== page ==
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1.  Atrial septal defect of the persistent ostium primum type with hypoplastic right ventricle in a Welsh pony foal. 
Valvular competency of the foramen ovale (patent foramen ovale) is regarded as a common finding in the neonatal foal and usually occurs in isolation. True atrial septal defects appear to be uncommon and are usually associated with other congenital cardiac lesions. The present report describes a case of atrial septal defect type 1 (persistent ostium primum) complicated by hypoplastic right ventricle, and tricuspid dysplasia, in a Welsh Mountain pony foal, and discusses the embryogenesis of the abnormality. A critical review of the literature suggests that atrial septal defects may occur more frequently than they are reported, and that on occasion they may be described erroneously as patent foramen ovale. The clinical significance of uncomplicated discontinuity of the atrial septum is slight, depending upon the size and location of the defect. Complicated atrial septal defects vary in clinical significance according to the nature of the associated defects.
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PMCID: PMC1236206  PMID: 4075243
2.  Sertoli Cell Tumor in Two Related Newborn Shorthorn Calves 
The Canadian Veterinary Journal  1980;21(11):317-319.
Two closely related Shorthorn calves, born into a small herd, each had a single large tumorous gonad. The tumor was diagnosed in each case as a Sertoli cell tumor.
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PMCID: PMC1789816  PMID: 7459797
3.  Experimental bovine genital ureaplasmosis. I. Granular vulvitis following vulvar inoculation. 
Granular vulvitis was reproduced in ten virgin heifers following vulvar inoculation with strains of ureaplasma previously isolated from natural cases. The disease appeared one to three days postinoculation and was characterized by vulvar swabs but not from the upper mucopurulent discharge. At necropsy 13 to 41 days later, ureaplasmas were recovered consistently from vulvar swabs but not from the upper reproductive tract. It was concluded that some strains of ureaplasma are pathogenic and should be viewed as a cause of bovine granular vulvitis.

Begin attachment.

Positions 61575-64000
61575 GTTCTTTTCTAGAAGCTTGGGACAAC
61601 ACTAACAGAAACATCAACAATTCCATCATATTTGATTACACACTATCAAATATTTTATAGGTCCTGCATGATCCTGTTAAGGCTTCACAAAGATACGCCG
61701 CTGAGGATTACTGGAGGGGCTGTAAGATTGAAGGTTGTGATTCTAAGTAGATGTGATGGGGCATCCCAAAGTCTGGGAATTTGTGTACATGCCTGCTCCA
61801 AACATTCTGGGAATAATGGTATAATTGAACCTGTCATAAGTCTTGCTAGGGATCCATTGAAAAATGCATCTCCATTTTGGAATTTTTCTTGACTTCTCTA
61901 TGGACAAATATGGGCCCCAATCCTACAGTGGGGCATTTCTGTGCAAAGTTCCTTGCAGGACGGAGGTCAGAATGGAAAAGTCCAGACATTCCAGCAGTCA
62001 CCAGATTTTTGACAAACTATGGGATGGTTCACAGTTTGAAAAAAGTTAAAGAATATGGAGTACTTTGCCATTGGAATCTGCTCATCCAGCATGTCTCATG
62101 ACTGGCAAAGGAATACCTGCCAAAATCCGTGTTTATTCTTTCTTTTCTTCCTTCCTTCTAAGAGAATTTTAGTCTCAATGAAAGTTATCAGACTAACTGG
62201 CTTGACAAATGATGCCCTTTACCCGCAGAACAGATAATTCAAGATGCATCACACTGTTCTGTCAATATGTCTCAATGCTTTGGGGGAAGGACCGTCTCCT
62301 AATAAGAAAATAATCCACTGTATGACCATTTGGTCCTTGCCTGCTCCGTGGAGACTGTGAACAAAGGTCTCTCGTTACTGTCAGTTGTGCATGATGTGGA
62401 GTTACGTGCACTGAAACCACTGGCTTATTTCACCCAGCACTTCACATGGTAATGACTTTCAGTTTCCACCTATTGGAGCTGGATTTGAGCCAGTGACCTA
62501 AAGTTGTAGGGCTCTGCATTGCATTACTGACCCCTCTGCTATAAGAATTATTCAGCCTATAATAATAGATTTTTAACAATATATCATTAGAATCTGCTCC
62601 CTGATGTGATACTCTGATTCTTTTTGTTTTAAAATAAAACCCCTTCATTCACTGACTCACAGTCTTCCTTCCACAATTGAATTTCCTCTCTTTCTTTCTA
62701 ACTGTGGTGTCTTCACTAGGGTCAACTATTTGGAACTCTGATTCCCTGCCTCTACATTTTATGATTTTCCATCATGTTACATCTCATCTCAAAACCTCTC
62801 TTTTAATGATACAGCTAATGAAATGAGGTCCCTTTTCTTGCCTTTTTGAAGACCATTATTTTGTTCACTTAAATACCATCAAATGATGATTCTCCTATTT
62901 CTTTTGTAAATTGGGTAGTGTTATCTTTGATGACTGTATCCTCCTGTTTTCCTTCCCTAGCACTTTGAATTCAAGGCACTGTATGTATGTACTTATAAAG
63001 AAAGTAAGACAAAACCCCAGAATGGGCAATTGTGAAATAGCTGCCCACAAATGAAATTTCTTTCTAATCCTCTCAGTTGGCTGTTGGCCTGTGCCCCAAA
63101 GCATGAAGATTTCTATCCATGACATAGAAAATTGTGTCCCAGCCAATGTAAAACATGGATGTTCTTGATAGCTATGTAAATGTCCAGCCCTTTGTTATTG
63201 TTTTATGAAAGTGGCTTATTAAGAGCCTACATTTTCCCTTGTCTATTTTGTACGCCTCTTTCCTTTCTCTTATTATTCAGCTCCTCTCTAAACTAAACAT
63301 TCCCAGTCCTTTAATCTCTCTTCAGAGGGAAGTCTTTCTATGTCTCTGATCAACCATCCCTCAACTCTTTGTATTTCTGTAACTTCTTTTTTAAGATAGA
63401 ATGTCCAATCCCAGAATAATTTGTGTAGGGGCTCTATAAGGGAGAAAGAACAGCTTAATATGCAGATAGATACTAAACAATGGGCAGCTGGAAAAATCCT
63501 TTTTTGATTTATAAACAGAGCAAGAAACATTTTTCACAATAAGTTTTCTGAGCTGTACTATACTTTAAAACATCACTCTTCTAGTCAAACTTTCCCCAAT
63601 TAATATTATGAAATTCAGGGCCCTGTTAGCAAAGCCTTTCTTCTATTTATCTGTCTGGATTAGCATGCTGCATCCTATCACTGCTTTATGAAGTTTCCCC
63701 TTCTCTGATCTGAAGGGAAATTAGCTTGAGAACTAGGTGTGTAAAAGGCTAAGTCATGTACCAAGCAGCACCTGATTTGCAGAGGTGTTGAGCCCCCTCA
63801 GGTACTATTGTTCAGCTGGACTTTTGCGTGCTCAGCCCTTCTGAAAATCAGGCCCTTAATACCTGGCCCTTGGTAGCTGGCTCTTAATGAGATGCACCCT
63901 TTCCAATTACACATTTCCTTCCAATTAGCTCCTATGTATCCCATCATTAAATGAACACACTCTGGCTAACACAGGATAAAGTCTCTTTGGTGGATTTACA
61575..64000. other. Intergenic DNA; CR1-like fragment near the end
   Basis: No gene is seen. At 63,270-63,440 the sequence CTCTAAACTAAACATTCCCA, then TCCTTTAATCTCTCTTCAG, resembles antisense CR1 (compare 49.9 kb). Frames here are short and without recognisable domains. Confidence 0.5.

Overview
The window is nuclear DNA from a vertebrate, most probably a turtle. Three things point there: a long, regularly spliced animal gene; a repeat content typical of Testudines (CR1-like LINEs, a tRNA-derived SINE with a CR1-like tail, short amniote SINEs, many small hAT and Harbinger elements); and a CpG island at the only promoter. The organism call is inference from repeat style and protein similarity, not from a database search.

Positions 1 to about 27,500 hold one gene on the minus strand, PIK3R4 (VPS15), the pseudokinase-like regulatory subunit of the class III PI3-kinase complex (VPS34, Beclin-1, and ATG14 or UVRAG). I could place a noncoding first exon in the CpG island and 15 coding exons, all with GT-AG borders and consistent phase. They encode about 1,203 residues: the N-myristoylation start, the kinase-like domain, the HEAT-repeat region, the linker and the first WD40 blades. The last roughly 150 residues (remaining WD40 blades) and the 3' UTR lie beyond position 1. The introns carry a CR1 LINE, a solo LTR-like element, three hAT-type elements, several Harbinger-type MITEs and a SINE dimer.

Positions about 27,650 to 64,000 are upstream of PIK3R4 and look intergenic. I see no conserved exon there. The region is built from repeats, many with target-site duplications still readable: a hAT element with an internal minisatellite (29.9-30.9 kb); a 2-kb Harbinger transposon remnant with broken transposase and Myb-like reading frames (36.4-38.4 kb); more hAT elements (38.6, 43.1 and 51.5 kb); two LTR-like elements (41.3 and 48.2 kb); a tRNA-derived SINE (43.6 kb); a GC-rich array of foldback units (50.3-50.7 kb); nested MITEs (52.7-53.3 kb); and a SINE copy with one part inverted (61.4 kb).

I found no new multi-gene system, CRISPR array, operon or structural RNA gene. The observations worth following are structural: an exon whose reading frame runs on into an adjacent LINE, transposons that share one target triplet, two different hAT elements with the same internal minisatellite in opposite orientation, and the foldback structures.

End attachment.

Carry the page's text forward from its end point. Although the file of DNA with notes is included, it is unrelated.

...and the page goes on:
PMCID: PMC1320070  PMID: 7427772
4.  Experimental Bovine Genital Ureaplasmosis II. Granular Vulvitis, Endometritis and Salpingitis Following Uterine Inoculation 
Twenty-three virgin Holstein heifers received uterine inoculations with ureaplasma and were necropsied one to thirteen days later. Three heifers inoculated intracervically were necropsied on days 3, 5 and 11.
Granular vulvitis was produced on average by 3.6 days in fourteen of sixteen uterine inoculated heifers monitored for four or more days. Two cervically inoculated heifers monitored for over four days also developed granular vulvitis by the fourth day.
At necropsy, ureaplasma was recovered from 94% of uterine horn cultures for the first four days postinoculation and 50% during days 5 to 7. Thereafter all uterine cultures were negative. The percentage of positive ureaplasma recoveries from uterine tube flushings was lower than for uterine horns but remained positive for a longer period. By day 7, three of four uterine tube flushings were still positive. No bacterial pathogens were isolated from the uterine horns or uterine tube flushings.
On histopathology 50% of uterine inoculated heifers had endometritis up to six days postinoculation and a slightly higher percentage (58%) had salpingitis. Endometritis was not found in any heifers after day 6. Residual salpingitis was present in one heifer on day 7. Endometritis was present in cervically inoculated heifers necropsied on days 3 and 5 but not on day 11. Salpingitis was not found in any of the three cervically inoculated animals.
The study concluded that some strains of ureaplasma are pathogenic for the upper reproductive tract of the cow and should be considered significant when isolated from cases of granular vulvitis, endometritis or salpingitis.
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PMCID: PMC1320071  PMID: 7427773
5.  Bovine Granular Vulvitis Associated with Ureaplasma Infection 
A granular vulvitis syndrome associated with ureaplasma infection was first recognized in Ontario dairy herds in 1972.
The acute form of the disease was characterized by a purulent vulvar discharge, an inflamed hyperemic vulvar mucosa and varying degrees of granularity. In the chronic form, there was an absence of a purulent discharge and a gradual decline in the severity of the hyperemia and granularity. Epithelial inclusion cysts were observed in the vulvar epithelium of approximately 10% of affected cows.
A seasonal variation in the incidence of the disease was observed. Herd morbidities during the summer months reached a low of 37% and increased to 75% during the winter months with constant housing.
When widespread in herds, the acute form of the disease had a significant effect on fertility. In four herds examined, first service conceptions dropped on average by 27%.
The chronic form of the disease had a less detrimental effect on fertility with first service conceptions being reduced on average by 13%.
Intrauterine infusions of a tetracycline 24 hours postbreeding were found to be of value in improving conception rates in acutely affected herds.
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PMCID: PMC1789526  PMID: 427710
6.  Hypervitaminosis D in rabbits. 
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PMCID: PMC1697155  PMID: 1253099

Results 1-10 (10)